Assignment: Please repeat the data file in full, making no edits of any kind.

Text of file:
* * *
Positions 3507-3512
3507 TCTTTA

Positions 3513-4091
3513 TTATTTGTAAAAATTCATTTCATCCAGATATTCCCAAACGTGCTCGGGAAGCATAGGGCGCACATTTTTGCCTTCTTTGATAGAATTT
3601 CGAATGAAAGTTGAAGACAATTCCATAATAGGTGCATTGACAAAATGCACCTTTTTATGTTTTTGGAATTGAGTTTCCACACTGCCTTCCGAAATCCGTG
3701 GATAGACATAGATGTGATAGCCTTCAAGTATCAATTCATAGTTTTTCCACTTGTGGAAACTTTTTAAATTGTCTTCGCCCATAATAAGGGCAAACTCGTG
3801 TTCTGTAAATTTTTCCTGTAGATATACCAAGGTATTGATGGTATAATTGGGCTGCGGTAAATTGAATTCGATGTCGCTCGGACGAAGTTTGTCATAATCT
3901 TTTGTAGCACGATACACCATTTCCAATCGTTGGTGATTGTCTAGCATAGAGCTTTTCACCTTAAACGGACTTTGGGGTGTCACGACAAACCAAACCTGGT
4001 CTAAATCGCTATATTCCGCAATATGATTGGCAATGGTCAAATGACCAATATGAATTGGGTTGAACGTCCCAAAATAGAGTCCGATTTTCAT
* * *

Positions 3507-3512
3507 TCTTTA

Positions 3513-4091
3513 TTATTTGTAAAAATTCATTTCATCCAGATATTCCCAAACGTGCTCGGGAAGCATAGGGCGCACATTTTTGCCTTCTTTGATAGAATTT
3601 CGAATGAAAGTTGAAGACAATTCCATAATAGGTGCATTGACAAAATGCACCTTTTTATGTTTTTGGAATTGAGTTTCCACACTGCCTTCCGAAATCCGTG
3701 GATAGACATAGATGTGATAGCCTTCAAGTATCAATTCATAGTTTTTCCACTTGTGGAAACTTTTTAAATTGTCTTCGCCCATAATAAGGGCAAACTCGTG
3801 TTCTGTAAATTTTTCCTGTAGATATACCAAGGTATTGATGGTATAATTGGGCTGCGGTAAATTGAATTCGATGTCGCTCGGACGAAGTTTGTCATAATCT
3901 TTTGTAGCACGATACACCATTTCCAATCGTTGGTGATTGTCTAGCATAGAGCTTTTCACCTTAAACGGACTTTGGGGTGTCACGACAAACCAAACCTGGT
4001 CTAAATCGCTATATTCCGCAATATGATTGGCAATGGTCAAATGACCAATATGAATTGGGTTGAACGTCCCAAAATAGAGTCCGATTTTCAT